Systematic review on kinematic assessments of upper limb movements after stroke

Anne Schwarz*, Christoph M. Kanzler, Olivier Lambercy, Andreas R. Luft, Janne M. Veerbeek

*Corresponding author for this work

Research output: Contribution to journalReview articleAcademicpeer-review

160 Citations (Scopus)
161 Downloads (Pure)


Background and Purpose - Assessing upper limb movements poststroke is crucial to monitor and understand sensorimotor recovery. Kinematic assessments are expected to enable a sensitive quantification of movement quality and distinguish between restitution and compensation. The nature and practice of these assessments are highly variable and used without knowledge of their clinimetric properties. This presents a challenge when interpreting and comparing results. The purpose of this review was to summarize the state of the art regarding kinematic upper limb assessments poststroke with respect to the assessment task, measurement system, and performance metrics with their clinimetric properties. Subsequently, we aimed to provide evidence-based recommendations for future applications of upper limb kinematics in stroke recovery research. Methods - A systematic search was conducted in PubMed, Embase, CINAHL, and IEEE Xplore. Studies investigating clinimetric properties of applied metrics were assessed for risk of bias using the Consensus-Based Standards for the Selection of Health Measurement Instruments checklist. The quality of evidence for metrics was determined according to the Grading of Recommendations Assessment, Development, and Evaluation approach. Results - A total of 225 studies (N=6197) using 151 different kinematic metrics were identified and allocated to 5 task and 3 measurement system groups. Thirty studies investigated clinimetrics of 62 metrics: Reliability (n=8), measurement error (n=5), convergent validity (n=22), and responsiveness (n=2). The metrics task/movement time, number of movement onsets, number of movement ends, path length ratio, peak velocity, number of velocity peaks, trunk displacement, and shoulder flexion/extension received a sufficient evaluation for one clinimetric property. Conclusions - Studies on kinematic assessments of upper limb sensorimotor function are poorly standardized and rarely investigate clinimetrics in an unbiased manner. Based on the available evidence, recommendations on the assessment task, measurement system, and performance metrics were made with the goal to increase standardization. Further high-quality studies evaluating clinimetric properties are needed to validate kinematic assessments, with the long-term goal to elucidate upper limb sensorimotor recovery poststroke.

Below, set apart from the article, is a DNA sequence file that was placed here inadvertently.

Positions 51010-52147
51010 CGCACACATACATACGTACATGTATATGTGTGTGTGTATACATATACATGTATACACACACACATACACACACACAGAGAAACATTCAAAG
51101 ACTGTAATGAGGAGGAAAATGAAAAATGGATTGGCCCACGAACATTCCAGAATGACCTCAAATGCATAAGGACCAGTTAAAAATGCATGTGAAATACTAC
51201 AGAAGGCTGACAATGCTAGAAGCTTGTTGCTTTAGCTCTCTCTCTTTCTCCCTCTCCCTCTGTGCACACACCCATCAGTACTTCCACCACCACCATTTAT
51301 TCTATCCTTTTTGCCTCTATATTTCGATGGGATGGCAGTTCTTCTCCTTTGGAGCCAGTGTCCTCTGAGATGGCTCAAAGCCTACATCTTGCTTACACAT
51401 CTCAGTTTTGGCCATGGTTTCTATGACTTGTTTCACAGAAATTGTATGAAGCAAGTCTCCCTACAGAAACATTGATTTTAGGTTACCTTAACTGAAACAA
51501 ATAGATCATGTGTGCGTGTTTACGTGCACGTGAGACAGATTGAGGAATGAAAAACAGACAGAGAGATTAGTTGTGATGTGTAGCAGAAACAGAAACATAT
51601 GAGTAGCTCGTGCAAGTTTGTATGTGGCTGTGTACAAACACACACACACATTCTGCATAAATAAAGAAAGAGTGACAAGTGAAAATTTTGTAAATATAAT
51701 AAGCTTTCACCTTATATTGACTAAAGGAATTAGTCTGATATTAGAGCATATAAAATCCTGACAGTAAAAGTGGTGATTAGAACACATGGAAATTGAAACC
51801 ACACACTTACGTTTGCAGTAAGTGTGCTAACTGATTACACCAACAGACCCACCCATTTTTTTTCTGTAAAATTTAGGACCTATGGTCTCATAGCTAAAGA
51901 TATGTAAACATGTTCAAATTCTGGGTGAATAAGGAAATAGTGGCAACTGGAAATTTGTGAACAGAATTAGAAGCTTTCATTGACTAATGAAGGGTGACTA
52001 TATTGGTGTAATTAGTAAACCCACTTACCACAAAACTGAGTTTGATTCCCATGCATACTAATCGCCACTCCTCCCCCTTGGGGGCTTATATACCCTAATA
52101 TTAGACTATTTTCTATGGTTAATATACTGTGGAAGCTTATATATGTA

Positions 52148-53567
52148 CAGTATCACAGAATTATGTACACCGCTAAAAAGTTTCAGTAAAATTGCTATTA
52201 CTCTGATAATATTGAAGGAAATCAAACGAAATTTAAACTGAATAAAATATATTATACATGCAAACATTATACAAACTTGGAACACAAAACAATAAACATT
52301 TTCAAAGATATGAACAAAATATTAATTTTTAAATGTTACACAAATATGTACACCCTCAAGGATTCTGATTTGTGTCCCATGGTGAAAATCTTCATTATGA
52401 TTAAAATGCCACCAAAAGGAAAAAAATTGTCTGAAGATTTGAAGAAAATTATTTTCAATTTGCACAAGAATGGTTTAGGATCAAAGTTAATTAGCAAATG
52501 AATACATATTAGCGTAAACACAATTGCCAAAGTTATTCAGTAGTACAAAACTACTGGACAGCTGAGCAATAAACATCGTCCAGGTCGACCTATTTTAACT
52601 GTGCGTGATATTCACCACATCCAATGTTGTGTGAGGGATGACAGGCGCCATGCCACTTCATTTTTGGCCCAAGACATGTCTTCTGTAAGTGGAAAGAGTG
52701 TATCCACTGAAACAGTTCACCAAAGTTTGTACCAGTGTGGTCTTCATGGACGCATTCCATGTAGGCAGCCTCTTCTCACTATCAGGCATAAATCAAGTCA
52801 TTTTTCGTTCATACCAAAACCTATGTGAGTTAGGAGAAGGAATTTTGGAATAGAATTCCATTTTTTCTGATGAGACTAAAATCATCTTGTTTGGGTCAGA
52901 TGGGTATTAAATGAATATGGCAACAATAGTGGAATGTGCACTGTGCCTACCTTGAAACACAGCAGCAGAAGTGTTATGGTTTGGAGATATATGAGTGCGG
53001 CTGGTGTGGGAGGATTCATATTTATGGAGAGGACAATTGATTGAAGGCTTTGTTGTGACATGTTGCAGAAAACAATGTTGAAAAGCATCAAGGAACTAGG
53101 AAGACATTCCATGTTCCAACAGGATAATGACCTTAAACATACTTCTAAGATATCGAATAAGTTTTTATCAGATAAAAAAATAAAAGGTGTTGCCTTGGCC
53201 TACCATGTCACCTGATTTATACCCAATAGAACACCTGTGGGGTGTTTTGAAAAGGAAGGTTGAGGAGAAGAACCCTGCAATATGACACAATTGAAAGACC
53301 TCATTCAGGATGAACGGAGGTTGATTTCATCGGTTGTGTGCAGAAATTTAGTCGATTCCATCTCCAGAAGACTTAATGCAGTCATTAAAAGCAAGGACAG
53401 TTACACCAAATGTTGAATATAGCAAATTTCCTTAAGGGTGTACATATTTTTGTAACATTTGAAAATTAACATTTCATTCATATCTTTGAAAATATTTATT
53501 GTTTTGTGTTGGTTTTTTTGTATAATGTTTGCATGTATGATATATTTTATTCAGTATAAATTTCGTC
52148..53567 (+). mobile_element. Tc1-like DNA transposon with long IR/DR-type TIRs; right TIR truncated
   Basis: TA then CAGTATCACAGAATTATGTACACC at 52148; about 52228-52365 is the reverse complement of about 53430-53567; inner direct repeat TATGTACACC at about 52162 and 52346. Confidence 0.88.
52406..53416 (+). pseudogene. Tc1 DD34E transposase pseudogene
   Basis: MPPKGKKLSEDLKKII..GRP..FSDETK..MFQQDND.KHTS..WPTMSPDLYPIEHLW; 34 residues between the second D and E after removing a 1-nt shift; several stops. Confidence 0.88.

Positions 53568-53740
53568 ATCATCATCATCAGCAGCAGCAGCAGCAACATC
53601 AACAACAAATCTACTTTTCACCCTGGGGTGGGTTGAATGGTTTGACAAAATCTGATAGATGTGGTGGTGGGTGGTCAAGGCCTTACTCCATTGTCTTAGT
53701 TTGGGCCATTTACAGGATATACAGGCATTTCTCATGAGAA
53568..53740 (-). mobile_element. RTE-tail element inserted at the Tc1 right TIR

Original languageEnglish
Pages (from-to)718-727
Number of pages10
Issue number3
Publication statusPublished - 1 Mar 2019


  • Biomechanical phenomena
  • Movement
  • Paresis
  • Review
  • Stroke
  • Upper extremity


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